A healthy meal should have foods from the 5 food groups:
Milk, Meat, Vegetable, Fruit, and Grains.
- Eat a variety of foods.
- Choose a diet with plenty of grain products, vegetables and fruits.
- Choose a diet low in fat, sugars, and salt.
- Balance the foods you eat with physical exercise.
Blast Off with Breakfast! Kids who eat breakfast….
- have an easier time learning
- behave better in school
- are more likely to be in school.
Breakfast doesn’t have to be boring – feast on peanut butter and bananas on toast or make a fruit smoothie – just use your imagination!
To know the facts…
Most packaged foods have a nutrition facts label. For a healthier you, use this tool to make smart food choices quickly and easily. Try these tips:
- Keep these low: saturated fats, trans fats, cholesterol, and sodium.
- Get enough of these: potassium, fiber, vitamins A and C, calcium, and iron.
- Use the % Daily Value (DV) column when possible: 5% DV or less is low, 20% DV or more is high.
- Check servings and calories. Look at the serving size and how many servings you are actually consuming. If you double the servings you eat, you double the calories and nutrients.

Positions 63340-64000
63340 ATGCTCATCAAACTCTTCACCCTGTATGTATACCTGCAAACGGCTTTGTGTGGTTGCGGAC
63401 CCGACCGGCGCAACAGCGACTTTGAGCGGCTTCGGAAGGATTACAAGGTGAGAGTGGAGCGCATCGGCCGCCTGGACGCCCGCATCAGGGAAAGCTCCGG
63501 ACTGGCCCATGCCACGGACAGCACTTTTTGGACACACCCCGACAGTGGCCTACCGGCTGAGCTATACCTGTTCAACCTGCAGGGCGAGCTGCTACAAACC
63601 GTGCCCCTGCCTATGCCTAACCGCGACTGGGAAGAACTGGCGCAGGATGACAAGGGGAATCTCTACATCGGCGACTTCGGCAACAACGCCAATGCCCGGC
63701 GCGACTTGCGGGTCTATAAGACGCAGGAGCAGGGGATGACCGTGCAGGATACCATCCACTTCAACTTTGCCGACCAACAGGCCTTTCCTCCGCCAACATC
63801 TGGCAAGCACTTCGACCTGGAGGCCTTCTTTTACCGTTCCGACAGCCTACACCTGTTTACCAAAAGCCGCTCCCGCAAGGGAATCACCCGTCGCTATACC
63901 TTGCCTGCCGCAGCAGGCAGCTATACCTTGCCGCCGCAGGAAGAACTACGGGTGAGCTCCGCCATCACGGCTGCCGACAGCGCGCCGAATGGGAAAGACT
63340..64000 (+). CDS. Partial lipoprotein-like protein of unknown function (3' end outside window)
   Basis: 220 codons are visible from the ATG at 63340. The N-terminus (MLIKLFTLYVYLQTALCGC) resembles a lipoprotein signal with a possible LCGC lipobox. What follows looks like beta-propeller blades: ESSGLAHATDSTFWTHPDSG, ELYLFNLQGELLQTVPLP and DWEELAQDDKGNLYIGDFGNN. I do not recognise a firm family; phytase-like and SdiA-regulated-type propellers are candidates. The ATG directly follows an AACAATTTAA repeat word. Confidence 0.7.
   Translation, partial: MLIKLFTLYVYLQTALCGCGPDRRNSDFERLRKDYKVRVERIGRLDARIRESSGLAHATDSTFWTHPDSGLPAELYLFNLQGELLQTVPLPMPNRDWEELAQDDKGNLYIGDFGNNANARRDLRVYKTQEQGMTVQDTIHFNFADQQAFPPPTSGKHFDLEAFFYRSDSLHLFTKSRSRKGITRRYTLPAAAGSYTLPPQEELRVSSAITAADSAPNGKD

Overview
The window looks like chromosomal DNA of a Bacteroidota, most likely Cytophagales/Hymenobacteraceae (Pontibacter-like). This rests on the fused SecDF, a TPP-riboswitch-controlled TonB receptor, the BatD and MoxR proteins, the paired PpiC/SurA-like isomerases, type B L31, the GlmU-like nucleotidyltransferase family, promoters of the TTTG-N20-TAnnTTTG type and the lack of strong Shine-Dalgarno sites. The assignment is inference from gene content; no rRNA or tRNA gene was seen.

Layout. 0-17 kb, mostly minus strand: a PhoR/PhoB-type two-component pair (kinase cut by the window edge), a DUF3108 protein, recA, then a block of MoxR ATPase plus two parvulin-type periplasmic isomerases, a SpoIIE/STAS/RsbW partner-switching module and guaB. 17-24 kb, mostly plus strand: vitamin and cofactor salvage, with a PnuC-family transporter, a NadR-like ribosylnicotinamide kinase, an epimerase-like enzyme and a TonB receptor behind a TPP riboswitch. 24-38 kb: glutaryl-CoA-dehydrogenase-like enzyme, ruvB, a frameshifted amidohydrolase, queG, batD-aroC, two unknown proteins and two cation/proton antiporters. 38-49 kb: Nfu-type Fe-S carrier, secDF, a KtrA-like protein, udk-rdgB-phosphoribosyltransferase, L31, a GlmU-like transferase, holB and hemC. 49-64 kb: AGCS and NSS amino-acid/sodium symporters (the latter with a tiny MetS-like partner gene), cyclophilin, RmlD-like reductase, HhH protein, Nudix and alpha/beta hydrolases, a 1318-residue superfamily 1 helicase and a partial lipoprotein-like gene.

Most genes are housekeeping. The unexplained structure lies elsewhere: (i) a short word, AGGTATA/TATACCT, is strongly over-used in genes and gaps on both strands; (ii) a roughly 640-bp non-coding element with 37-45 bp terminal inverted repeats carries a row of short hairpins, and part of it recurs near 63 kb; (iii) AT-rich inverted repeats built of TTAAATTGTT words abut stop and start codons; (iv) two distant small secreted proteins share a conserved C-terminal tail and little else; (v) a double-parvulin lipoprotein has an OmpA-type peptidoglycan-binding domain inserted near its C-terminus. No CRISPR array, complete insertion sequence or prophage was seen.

- Make your calories count. Look at the calories on the label and compare them with what nutrients you are also getting to decide whether the food is worth eating. When one serving of a single food item has over 400 calories per serving, it is high in calories.
- Don’t sugarcoat it. Since sugars contribute calories with few, if any, nutrients, look for foods and beverages low in added sugars. Read the ingredient list and make sure that added sugars are not one of the first few ingredients. Some names for added sugars (caloric sweeteners) include sucrose, glucose, high fructose corn syrup, corn syrup, maple syrup, and fructose.
- Know your fats. Look for foods low in saturated fats, trans fats, and cholesterol to help reduce the risk of heart disease. Most of the fats you eat should be polyunsaturated and monounsaturated fats. Keep total fat intake between 20% to 35% of calories.
Reduce sodium (salt), increase potassium. Research shows that eating less than 2,300 milligrams of sodium (about 1 tsp of salt) per day may reduce the risk of high blood pressure. Most of the sodium people eat comes from processed foods, not from the saltshaker. Also look for foods high in potassium, which counteracts some of sodium’s effects on blood pressure.
- Good nutrition and exercise go hand in hand – visit our exercise section for tips on getting active or learn about Ledge Light’s MAP (More Active People!) Program and where to find recreational facilities in your area!
- For more information on healthy eating, visit www.nutrition.gov or www.5aday.com.
- Visit the American Dietetic Association’s website for more tips on healthy eating plans.